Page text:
I did, however, find greatness in a quiet young man from Ghana, an Imam from near the coast. He was helping me find people about to undertake the dangerous migration journey across the Sahara to Libya, and then by boat to Europe. After getting to know him for a week or two, I realized he could speak Italian. “How so?” I asked. Reluctantly, he explained he had once made the journey across the Mediterranean himself many years before becoming an Imam.
This was his story: after two days at sea in a leaky wooden boat, along with fifty or so others, he had only a tiny pot of spicy fish sauce to eat. He had nearly emptied the pot when he saw a weary Nigerian staring hungrily at him. He gave the man the last of his food, despite being dizzy with hunger himself. There were only five lifejackets on board. The Nigerian was sitting on top of them. Later that night, the boat began to sink. As the men fell into the water one by one, it was the Nigerian who decided how to distribute the lifejackets. He gave one to the Ghanaian. Only five people survived. Everyone else perished.
The greatness of the Ghanaian was not just in the selflessness he showed by sharing his food with a stranger, but the fact that, after such trauma, he had returned home, become an Imam in a poor village, and given his life to the community.
RA: Speaking of equipment, the readers of Panorama are often amateur travelers themselves and one always wonders if one is packing right. How do you do it? What’s in Paul Kenyon’s case as he heads out to a story? I remember a trip to East Africa where I wound up miserable half the time because I had not packed the right clothes. So, tell us: clothes, cameras, equipment and such, what have you found most trusty and appropriate in your career?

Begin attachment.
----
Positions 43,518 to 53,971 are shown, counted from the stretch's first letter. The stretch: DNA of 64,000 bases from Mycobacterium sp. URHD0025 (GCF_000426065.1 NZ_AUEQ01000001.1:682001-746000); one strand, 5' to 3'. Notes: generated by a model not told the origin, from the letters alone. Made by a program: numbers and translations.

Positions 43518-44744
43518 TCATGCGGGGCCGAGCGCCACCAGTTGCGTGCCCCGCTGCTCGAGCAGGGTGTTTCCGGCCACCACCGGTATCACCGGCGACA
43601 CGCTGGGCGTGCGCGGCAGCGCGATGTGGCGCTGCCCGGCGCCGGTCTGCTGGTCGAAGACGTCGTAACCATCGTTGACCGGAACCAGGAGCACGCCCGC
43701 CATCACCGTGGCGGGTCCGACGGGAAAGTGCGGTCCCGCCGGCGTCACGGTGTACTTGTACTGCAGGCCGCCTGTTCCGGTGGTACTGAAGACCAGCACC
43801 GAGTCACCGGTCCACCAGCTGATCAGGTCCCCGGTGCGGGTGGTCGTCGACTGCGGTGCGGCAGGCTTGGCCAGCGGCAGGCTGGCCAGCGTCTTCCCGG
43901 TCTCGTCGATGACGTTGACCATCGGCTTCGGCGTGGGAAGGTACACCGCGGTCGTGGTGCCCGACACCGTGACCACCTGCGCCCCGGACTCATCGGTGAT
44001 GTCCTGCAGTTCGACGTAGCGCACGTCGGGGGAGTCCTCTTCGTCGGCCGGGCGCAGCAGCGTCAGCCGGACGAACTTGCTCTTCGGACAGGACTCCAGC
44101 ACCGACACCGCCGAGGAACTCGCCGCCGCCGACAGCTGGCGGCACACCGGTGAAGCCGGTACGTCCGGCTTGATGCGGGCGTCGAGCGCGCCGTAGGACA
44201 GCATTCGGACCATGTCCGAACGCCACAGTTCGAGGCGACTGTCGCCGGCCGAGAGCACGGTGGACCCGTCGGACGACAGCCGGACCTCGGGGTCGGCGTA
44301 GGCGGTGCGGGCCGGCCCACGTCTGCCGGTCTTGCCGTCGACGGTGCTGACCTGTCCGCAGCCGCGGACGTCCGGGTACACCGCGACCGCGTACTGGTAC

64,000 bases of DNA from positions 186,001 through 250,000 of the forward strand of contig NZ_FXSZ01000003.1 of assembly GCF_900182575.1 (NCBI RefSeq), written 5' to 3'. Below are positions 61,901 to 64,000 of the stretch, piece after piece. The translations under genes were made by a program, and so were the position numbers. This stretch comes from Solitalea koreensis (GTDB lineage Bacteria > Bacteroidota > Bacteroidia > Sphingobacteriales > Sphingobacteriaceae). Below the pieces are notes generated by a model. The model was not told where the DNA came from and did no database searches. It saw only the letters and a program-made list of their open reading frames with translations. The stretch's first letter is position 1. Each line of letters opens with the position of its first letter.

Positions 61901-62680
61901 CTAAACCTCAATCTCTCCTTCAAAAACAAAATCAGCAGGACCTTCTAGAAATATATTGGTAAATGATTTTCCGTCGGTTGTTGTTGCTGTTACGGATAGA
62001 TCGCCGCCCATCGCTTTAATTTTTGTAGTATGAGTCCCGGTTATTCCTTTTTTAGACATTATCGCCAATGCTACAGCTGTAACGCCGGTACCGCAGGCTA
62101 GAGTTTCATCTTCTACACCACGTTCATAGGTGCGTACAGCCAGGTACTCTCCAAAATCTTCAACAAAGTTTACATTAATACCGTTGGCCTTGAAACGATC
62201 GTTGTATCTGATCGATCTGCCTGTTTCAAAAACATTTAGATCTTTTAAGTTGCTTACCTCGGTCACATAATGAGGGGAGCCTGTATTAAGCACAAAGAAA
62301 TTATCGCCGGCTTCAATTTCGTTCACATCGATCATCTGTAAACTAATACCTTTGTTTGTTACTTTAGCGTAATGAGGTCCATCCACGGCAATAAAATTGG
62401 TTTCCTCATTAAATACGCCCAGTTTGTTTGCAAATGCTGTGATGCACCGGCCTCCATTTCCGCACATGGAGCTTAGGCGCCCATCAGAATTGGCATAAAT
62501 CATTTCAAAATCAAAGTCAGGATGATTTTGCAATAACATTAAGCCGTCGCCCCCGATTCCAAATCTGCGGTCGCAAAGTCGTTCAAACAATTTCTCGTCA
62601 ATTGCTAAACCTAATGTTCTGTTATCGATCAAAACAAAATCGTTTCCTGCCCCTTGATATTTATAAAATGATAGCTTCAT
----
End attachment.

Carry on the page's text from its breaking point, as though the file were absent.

PK: Aha! This question never gets any easier!
- 1 pair of robust jeans; they can soak up dirt, sweat, beer, and no one gives a damn if they are stained and stinking.
- 1 pair smart trousers and jacket, in case of meeting with officials. These inevitably end up creased and damp, but at least I make the effort.
- Martens boots. Great for monsoon, treading on crushed glass etc., but can also be made smart with a lick of polish.
- I get easily sunburned. I wear a scarf, too, to protect my neck. Drench it in cold water whenever you get the chance. Great for keeping cool.
- A camera is, I know, a must for most travelers. I usually rely on my cameraman, and use his. It’s a Canon 5D. It can be used for TV quality moving pictures, or stills. It’s a good choice because it attracts less attention from officials than a movie camera. In war zones, some cameramen dispense altogether with their normal heavy kit and use a 5D. It’s easily hidden.
I always carry a bag or porridge oats. It’s light, and just needs water. Great slow energy-release food.
Laptop. Always a difficult one, this, because of the obvious risk of theft. I keep it with me at all times in a small rucksack. I even sleep with it, if the guesthouse looks a bit dodgy.
Then there is the eternal question of what to do with your money: leave it in the hotel or take it with you? Where’s safest? We’ve all experienced that rising tide of anxiety as we leave a wad of dollars in a flimsy-looking hotel safe. But, similarly, you don’t want to be mugged whilst carrying a month’s worth of money in your wallet. So, my tip for hostile locations is to spread the risk. I normally have some notes in my sock, a few dollars in a spare jacket in the suitcase, some in my dirty underwear … Always keep a separate stash of small notes to use as tips, rather than waving the whole wad around.